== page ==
(b) component parts of items described in (a) above when supplied for self assembly
(c) any form of receptacle which:
- is manufactured specifically for the purpose of collecting donated money
- is used solely for collecting money for charity
- is, or will be, clearly marked as collecting for a named charity
- can be secured by lock or tamper evident seal
(d) bucket lids, designed to fit buckets and provide a secure seal, for use solely in connection with collecting money for charity
(e) pre-printed letters the primary purpose of which is to appeal for money for charity (not necessarily including the addressees’ particulars)
(f) envelopes used in conjunction with letters described (e) above for forwarding donations, provided that they are over-printed with an appeal request related to that contained in the letter
(g) outer envelopes used in conjunction with letters described in (e) above, provided that they are over-printed with an appeal request related to that contained in the letter
(h) pre-printed collecting envelopes appealing for money (of the type used by the welfare charities and which are usually hand delivered to domestic premises)
(i) stewardship envelopes used for planned giving which, as a minimum requirement, are pre-printed with the name of the relevant place of worship or other charity
Where this concession applies, the supply may be treated as if it were a zero-rated supply.
This concession applies from 1 April 2000.
The Commissioners may withdraw or restrict the application of this concession if they have reasonable cause to believe it is being abused.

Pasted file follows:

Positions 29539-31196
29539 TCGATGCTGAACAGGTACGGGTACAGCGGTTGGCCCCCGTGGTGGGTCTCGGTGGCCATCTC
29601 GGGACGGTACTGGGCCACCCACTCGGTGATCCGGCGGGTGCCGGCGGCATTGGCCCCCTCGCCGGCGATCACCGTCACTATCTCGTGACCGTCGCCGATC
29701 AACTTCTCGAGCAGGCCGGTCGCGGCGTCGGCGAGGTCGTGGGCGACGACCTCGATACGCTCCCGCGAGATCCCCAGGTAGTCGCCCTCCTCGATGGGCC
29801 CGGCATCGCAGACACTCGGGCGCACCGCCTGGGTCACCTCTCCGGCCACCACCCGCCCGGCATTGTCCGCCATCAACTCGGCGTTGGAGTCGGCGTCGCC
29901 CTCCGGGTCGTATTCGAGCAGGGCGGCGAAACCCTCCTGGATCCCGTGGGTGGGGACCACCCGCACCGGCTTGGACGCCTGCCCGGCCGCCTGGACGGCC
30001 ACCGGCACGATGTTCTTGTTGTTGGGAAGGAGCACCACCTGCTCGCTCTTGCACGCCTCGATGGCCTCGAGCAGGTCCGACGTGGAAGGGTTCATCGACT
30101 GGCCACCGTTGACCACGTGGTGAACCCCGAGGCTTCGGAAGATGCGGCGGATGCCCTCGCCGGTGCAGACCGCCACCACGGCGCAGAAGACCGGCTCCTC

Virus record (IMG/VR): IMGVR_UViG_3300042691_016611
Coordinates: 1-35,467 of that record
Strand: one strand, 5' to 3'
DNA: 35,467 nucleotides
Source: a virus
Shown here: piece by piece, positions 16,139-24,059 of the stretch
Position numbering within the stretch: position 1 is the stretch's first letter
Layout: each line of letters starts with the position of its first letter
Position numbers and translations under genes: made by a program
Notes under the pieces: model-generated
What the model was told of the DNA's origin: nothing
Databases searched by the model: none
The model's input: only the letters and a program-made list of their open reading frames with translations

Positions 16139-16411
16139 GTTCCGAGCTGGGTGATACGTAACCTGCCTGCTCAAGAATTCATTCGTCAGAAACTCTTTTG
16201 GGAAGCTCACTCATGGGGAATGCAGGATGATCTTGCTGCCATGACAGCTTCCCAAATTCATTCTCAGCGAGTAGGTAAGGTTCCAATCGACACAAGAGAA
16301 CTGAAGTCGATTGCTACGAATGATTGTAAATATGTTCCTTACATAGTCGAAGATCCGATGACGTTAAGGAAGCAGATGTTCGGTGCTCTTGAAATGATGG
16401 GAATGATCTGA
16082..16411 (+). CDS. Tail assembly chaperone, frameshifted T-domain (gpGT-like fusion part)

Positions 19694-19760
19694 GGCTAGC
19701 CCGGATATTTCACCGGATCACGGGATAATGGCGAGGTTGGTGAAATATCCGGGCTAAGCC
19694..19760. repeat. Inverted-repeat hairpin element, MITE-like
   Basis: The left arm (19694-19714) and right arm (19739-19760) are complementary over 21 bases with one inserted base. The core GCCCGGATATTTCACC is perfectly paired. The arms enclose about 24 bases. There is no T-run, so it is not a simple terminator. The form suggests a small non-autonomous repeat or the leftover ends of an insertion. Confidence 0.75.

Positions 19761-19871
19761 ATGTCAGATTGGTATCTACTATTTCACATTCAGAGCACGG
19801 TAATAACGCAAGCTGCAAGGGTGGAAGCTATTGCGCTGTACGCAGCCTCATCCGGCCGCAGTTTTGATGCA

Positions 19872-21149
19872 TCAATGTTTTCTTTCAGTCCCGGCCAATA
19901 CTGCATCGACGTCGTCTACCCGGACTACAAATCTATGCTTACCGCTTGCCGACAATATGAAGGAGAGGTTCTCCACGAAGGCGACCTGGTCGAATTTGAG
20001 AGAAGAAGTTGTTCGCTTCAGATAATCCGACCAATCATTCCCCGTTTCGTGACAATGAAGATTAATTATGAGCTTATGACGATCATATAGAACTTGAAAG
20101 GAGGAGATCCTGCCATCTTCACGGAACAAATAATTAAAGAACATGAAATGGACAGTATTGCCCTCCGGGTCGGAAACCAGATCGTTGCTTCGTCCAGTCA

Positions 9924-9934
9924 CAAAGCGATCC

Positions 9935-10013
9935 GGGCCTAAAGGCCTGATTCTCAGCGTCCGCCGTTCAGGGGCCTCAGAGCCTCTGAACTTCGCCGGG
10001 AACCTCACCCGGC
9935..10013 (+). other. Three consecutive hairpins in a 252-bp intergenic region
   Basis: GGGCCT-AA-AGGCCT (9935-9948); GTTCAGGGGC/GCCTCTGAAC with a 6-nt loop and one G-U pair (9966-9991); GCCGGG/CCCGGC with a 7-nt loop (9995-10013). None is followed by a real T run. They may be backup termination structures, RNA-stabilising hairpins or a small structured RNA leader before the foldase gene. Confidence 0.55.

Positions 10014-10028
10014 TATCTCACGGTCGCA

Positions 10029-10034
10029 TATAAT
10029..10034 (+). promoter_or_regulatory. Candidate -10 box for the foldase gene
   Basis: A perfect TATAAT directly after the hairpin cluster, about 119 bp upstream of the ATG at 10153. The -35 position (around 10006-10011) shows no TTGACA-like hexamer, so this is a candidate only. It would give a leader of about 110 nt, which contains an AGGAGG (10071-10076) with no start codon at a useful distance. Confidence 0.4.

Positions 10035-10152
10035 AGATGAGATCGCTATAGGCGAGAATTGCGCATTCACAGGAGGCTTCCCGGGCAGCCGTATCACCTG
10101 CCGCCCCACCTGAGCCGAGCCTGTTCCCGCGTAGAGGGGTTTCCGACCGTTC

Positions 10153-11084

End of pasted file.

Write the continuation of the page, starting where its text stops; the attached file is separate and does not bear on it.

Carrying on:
3.4 VAT: misunderstanding by a VAT trader
Obsolete - withdrawn with effect from 1 January 2012.
3.5 VAT: misdirection
3.6 VAT: coin-operated machines
The tax point for supplies made from coin-operated machines is the date the machine is used. As an accounting convenience, however, operators may delay accounting for VAT until the takings are removed from a machine.
For all other purposes the normal tax point rules apply. Therefore in the event of a theft of takings from a machine, VAT must still be accounted for in full on any supplies that have been made from the machine.
3.7 VAT on minor promotional items supplied in linked supplies schemes
These are schemes in which a minor article is linked, although not necessarily physically linked, with a main article (of either goods or services) and sold with it at a single price. The price paid should normally be apportioned to reflect any difference where the items are liable to VAT at different rates.
However, if the minor article:
(a) is not charged to the customer at a separate price
(b) costs the supplier no more than 20% of the total cost of the combined supply (excluding VAT), and